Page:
Csound is a sound and music computing system which was originally developed by Barry Vercoe in 1985 at MIT Media Lab. Since the 90s, it has been developed by a group of core developers. A wider community of volunteers contribute examples, documentation, articles, and takes part in the Csound development with bug reports, feature requests and discussions with the core development team.
Although Csound has a strong tradition as a tool for composing electro-acoustic pieces, it is used by composers and musicians for any kind of music that can be made with the help of the computer. Csound has traditionally been used in a non-interactive score driven context, but nowadays it is mostly used in in a real-time context. Csound can run on a host of different platforms including all major operating systems as well as Android and iOS. Csound can also be called through other programming languages such as Python, Lua, C/C++, Java, etc.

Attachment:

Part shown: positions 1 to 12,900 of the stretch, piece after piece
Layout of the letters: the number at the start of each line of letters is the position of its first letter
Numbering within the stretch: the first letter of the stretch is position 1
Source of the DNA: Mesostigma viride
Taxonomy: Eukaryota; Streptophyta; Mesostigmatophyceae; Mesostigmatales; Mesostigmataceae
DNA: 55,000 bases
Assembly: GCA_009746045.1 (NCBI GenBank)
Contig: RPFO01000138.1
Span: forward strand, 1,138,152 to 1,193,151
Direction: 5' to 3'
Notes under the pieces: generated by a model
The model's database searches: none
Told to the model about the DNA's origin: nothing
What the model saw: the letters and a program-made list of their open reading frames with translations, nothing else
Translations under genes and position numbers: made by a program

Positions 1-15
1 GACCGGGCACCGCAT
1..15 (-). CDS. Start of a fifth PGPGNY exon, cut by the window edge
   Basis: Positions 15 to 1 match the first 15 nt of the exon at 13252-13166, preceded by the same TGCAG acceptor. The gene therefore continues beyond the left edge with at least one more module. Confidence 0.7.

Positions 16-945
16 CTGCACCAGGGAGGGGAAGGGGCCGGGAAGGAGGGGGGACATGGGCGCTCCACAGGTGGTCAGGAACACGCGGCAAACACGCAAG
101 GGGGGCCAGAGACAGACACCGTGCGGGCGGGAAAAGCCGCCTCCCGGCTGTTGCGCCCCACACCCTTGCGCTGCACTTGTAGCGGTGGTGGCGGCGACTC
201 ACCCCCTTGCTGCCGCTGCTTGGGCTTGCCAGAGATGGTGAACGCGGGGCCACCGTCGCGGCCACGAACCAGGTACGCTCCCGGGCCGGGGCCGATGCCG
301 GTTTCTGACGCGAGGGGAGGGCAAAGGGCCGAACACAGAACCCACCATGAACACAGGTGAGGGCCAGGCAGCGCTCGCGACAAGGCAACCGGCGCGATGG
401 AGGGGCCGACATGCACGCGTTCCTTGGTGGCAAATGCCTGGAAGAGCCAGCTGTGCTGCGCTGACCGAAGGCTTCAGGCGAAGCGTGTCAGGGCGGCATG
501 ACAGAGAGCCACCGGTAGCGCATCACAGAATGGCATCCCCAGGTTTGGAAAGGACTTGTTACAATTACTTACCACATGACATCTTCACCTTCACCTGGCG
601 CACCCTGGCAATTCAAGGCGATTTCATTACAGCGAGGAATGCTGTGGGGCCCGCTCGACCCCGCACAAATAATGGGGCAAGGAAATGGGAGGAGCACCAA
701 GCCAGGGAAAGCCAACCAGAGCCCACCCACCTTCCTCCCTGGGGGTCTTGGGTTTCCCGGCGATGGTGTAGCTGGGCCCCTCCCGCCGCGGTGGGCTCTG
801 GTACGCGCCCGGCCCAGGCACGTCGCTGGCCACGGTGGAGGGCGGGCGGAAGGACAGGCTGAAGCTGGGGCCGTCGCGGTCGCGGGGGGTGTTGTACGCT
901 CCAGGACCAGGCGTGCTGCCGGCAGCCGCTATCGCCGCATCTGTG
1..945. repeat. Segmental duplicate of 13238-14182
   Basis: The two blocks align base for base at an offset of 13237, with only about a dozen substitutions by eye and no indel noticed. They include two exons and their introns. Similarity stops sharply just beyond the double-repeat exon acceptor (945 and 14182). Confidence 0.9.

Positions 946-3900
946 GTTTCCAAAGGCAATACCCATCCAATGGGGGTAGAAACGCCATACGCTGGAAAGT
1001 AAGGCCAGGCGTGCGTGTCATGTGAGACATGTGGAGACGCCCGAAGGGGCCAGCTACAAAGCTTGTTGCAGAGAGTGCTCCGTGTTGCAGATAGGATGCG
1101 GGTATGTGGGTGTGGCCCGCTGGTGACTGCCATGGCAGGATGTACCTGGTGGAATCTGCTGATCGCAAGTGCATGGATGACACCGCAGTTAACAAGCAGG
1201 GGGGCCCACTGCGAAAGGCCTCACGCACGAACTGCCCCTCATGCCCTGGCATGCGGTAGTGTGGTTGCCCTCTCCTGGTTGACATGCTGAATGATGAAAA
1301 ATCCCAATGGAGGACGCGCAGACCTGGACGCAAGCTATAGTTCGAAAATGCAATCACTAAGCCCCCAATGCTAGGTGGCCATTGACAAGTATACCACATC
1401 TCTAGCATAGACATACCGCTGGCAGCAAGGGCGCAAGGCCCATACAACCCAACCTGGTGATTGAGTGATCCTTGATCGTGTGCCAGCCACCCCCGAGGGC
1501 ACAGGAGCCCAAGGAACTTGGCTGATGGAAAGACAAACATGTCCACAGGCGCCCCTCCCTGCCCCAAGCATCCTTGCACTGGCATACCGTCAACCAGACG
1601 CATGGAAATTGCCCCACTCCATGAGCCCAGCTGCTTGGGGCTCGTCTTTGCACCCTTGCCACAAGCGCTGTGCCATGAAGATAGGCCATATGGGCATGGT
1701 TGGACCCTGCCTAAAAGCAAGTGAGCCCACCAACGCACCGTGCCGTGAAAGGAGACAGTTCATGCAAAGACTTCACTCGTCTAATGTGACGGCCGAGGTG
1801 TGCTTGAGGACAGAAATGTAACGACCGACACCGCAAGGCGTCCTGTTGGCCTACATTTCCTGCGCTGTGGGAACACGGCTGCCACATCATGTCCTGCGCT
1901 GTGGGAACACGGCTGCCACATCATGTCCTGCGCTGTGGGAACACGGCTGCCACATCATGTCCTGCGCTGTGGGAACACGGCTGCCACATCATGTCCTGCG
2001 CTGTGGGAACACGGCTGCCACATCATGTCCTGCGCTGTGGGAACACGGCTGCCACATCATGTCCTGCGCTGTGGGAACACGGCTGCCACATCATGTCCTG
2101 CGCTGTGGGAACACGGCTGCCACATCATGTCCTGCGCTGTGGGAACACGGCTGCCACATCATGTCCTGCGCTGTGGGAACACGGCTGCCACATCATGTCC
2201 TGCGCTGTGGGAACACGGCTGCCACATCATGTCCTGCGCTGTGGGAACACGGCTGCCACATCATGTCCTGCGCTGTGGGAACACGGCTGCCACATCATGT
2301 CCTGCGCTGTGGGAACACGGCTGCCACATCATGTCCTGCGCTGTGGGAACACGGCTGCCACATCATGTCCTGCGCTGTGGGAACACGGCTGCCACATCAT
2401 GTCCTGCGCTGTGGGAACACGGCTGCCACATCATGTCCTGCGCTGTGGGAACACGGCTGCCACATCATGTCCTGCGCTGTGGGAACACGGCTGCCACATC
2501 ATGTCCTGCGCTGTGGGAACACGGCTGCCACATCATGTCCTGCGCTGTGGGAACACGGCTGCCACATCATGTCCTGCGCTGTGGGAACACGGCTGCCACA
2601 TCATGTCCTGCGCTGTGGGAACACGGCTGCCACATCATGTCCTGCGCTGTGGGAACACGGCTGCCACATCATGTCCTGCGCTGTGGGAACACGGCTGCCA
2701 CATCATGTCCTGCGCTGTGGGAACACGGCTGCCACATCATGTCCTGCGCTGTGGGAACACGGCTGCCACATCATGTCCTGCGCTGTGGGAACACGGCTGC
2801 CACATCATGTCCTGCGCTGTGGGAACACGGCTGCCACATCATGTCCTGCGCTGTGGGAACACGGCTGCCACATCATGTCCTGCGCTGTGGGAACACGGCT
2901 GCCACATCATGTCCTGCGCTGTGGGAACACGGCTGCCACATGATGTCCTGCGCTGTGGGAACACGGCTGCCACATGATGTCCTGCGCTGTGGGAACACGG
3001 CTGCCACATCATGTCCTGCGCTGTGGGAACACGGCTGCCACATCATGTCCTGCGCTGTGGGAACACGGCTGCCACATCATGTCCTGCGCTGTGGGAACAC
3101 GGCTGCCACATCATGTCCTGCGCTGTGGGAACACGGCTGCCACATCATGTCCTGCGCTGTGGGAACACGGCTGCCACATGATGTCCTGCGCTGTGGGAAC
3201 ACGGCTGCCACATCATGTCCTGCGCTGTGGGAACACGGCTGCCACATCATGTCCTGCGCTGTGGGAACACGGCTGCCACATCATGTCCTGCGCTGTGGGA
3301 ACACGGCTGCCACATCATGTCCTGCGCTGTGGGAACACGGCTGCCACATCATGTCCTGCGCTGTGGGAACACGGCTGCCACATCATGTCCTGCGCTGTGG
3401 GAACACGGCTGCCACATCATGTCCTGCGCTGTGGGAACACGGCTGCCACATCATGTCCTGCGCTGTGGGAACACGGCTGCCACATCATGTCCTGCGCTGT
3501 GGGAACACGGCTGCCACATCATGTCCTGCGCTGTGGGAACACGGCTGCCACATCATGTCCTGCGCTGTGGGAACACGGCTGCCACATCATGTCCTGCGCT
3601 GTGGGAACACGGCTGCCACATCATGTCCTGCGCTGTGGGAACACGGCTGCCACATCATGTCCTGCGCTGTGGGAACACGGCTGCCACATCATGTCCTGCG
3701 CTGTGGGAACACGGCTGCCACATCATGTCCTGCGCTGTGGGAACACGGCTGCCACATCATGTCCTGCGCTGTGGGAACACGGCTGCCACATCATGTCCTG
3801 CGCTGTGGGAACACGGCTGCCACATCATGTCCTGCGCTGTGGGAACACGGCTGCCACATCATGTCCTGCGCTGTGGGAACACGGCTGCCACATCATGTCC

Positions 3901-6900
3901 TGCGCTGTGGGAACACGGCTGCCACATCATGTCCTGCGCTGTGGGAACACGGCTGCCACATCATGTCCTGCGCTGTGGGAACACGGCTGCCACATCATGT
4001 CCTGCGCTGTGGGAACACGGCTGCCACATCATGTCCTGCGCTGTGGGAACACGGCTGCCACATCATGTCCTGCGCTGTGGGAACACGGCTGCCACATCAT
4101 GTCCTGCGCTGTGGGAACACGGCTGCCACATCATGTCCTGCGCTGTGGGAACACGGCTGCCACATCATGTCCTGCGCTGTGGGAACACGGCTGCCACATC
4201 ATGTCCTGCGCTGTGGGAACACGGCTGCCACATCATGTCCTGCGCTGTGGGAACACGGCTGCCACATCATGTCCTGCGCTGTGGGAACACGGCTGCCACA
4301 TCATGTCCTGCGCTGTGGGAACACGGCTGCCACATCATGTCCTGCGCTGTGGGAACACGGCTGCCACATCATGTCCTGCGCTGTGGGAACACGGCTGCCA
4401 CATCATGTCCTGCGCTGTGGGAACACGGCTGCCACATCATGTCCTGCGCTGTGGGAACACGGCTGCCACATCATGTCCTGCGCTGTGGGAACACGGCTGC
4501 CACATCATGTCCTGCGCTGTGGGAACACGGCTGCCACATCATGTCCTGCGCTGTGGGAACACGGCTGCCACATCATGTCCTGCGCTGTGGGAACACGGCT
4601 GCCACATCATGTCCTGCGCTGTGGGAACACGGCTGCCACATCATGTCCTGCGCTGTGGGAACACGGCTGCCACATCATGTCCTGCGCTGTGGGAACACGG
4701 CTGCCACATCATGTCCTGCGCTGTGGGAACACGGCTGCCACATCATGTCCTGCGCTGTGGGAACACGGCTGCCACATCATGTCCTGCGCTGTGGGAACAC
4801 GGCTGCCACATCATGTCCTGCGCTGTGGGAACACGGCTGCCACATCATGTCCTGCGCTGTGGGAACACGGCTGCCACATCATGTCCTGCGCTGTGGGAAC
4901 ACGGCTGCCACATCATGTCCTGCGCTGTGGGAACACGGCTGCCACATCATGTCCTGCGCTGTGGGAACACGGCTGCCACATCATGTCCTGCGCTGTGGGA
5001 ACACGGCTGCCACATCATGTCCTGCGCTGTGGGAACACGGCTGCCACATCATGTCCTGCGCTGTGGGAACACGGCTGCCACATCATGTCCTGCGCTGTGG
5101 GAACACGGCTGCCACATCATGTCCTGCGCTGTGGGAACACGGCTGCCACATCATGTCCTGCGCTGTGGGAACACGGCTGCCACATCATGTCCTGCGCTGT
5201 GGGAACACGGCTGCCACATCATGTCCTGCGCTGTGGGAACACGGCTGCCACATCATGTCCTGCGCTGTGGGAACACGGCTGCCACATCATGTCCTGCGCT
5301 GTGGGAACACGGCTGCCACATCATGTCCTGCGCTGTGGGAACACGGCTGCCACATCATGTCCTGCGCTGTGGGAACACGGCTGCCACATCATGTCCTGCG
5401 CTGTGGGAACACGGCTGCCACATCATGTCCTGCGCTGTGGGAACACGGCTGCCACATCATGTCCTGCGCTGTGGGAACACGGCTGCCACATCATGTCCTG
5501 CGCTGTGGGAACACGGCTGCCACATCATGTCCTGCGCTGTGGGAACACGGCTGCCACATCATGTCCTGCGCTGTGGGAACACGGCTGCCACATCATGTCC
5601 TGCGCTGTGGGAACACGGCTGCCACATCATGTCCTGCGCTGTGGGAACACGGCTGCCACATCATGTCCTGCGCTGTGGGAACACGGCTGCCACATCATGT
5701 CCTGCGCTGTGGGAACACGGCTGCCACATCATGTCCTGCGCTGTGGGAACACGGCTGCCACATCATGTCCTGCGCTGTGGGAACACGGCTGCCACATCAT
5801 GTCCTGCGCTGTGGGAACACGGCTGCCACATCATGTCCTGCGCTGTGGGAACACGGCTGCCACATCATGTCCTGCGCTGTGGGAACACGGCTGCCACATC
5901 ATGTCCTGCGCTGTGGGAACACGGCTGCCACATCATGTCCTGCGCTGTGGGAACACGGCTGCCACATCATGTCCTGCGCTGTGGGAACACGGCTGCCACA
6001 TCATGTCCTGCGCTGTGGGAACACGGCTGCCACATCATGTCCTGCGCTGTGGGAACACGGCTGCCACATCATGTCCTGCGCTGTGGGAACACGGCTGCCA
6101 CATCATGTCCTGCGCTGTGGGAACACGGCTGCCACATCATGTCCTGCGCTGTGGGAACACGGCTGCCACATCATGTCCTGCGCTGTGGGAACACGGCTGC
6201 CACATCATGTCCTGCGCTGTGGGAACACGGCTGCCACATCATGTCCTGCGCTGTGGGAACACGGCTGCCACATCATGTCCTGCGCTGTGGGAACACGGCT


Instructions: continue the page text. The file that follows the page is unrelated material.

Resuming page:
One of the main principles in Csound development is to guarantee backwards compatibility. You can still render a Csound source file from 1986 on the latest Csound release, and you should be able to render a file written today with the latest Csound in 2036.